Propaganda, protest and resistance are three of music’s many functions. Russian music is no exception. But aside from ridiculous songs featuring laughably pro-Putin lyrics like “Putin did not betray Russia” and “Vladimir Putin is a good guy,” mainstream music is usually apolitical. The exceptions to this rule are Russian rap and indie rock. Among the two, protest rap has become more popular in recent years.
Rapper Oxxxymiron has become one of the symbols of the Russian protest movement in 2015 after his song “Where we are not” skyrocketed in popularity on Russian radio and TV. His album “Gorgorod,”(“Citcity”) which first became popular via social networks, is in some ways a rap-novel. It tells the story of a small propagandist who, despite his will, is caught in a power struggle against the depraved and omnipotent mayor of the city. The album tells the united story from the moment when the writer has an idea to write an anti-government book to the moment where his image becomes a tool of anti-propaganda. The name of the album was chosen to resemble the city of Mordor from “the Lord of the Rings” to symbolize the evil nature of the city. Oxxxymiron is famous for participating in rap battles; a video of his recent rap battle got 13 million views.
Oxxxymiron may be the most famous and influential protest rapper, but he is certainly not the only one. Russian rapper Basta’s track “You can’t even see the sun here” or rap group Kasta’s single “They” all address the disconnect between the Russian government and ordinary people, who suffer just trying to get by. Dissatisfaction and aggression towards the Russian government are well expressed in the song “Jordan” by Noize MC and Atlantida Project. The song is a poetic story about “the naked king” who starts a senseless war and blames his “evil enemies” for his people’s suffering. The song uses elements in Arabic and Hebrew to convince listeners to choose pacifism over war. The music video was inspired by the novel “The Road” by Cormac McCarthy, and the visual component advances the lyrics’ message even further. Many see this song as a protest against Russian involvement in Syria.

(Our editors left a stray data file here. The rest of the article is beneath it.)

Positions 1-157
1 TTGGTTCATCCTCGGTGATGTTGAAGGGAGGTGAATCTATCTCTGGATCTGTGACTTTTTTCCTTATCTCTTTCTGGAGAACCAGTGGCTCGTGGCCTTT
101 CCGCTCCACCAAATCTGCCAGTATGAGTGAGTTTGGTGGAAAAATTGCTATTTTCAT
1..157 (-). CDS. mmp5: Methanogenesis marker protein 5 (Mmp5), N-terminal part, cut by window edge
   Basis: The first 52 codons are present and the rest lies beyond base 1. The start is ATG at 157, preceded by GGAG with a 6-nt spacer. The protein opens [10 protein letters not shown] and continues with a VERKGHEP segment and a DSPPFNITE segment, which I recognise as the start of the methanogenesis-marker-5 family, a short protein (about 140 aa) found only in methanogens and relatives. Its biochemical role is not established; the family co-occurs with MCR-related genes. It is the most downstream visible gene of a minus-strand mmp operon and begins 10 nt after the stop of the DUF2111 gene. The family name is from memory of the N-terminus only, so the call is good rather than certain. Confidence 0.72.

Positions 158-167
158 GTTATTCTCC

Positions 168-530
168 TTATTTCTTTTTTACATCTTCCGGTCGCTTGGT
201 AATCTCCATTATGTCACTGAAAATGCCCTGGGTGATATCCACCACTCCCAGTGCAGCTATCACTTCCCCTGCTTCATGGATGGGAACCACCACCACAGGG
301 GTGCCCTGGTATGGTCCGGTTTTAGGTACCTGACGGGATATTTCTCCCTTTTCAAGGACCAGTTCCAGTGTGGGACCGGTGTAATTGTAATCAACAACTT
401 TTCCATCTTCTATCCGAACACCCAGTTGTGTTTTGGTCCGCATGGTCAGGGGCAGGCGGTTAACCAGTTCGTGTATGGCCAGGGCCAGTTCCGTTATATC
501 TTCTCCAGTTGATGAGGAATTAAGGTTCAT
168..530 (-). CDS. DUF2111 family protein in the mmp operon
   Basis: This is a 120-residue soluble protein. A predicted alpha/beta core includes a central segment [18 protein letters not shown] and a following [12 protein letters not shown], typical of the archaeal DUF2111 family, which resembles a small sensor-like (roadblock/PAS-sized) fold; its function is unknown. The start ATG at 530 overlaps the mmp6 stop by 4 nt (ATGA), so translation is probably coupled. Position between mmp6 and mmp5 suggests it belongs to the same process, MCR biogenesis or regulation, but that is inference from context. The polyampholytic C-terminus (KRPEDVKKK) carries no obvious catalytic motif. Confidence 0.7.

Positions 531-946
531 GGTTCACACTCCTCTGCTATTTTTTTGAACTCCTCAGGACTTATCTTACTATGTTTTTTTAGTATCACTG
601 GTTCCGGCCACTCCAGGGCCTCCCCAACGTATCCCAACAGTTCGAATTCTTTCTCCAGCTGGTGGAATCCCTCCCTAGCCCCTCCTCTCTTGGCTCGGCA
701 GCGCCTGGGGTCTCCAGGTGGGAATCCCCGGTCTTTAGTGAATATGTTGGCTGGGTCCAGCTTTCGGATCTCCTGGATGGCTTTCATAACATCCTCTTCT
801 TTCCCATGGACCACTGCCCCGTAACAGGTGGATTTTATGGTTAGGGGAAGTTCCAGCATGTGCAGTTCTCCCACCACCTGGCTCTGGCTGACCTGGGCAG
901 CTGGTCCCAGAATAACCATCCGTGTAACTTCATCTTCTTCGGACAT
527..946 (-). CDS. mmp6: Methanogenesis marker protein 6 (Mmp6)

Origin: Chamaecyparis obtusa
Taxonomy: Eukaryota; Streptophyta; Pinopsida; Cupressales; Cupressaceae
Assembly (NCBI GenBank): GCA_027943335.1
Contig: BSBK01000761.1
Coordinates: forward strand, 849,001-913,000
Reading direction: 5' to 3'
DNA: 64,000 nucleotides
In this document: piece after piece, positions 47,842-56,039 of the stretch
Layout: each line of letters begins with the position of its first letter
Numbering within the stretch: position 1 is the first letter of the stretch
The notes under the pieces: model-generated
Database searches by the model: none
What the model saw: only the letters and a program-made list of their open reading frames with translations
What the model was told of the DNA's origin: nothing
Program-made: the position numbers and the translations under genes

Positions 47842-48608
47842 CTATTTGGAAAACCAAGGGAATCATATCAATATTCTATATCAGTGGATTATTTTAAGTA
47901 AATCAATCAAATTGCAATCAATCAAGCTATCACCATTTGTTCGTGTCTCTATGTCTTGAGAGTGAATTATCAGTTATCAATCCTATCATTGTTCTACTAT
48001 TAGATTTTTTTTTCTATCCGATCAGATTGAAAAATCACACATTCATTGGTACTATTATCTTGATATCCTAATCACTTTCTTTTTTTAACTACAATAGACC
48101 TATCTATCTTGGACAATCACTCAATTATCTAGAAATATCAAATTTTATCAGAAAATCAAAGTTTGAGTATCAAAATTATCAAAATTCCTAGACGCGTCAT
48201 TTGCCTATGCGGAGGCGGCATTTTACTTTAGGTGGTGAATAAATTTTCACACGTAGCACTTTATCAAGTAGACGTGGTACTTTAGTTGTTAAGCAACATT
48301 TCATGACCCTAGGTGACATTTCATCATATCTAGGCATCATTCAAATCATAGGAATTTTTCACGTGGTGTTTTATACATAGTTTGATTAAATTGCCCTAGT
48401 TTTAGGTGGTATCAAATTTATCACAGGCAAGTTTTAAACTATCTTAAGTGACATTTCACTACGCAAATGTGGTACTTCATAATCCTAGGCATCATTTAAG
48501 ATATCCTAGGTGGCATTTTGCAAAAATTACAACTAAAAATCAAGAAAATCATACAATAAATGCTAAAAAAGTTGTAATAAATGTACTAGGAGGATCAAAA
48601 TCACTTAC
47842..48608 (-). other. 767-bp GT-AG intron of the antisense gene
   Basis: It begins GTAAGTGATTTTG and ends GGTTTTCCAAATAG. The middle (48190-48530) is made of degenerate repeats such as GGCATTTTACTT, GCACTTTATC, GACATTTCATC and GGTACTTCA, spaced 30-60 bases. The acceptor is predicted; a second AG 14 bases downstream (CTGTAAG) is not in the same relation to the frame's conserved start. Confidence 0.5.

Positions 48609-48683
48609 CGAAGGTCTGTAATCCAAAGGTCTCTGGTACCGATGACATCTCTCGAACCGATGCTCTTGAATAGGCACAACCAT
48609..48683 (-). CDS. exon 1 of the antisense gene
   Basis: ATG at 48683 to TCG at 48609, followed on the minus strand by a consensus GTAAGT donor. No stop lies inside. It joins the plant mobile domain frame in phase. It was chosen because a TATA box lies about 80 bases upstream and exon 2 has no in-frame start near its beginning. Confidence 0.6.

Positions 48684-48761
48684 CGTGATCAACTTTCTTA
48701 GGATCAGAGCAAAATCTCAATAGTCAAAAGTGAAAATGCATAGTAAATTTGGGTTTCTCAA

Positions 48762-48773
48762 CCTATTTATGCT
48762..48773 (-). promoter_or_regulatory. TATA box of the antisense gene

One of the rising stars of Russian rap – Husky – is the most open when it comes to criticizing the regime. His debut single “7th October” features open criticism of Putin and his circle. He uses colloquial language to criticize the regime through the lens of irony:
“The king has a birthday today!
Forget about everything you had on your to-do list, people
Let’s drink a glass for his patience
That he will not throw us, the cattle, away
Forgive us, poor ones, the tsar-father
We promise to work more for you!”
One of Husky’s common topics is the despair of life in Russia. The song “Apartment” rethinks life and death in a small apartment complex. The black and white music video exaggerates the desired effect of hopelessness.
With the new protest movement rising, these songs are becoming more and more influential, partially because it is hard to censor them. The message in most songs is hidden behind careful wordplay and rarely stated explicitly, making the lyrics more difficult to censor. Only time can tell whether the poetry of protest rap will bring new inspiration to the Russian protest movement; certainly, the music has already become an essential part of the movement.
What to watch and listen: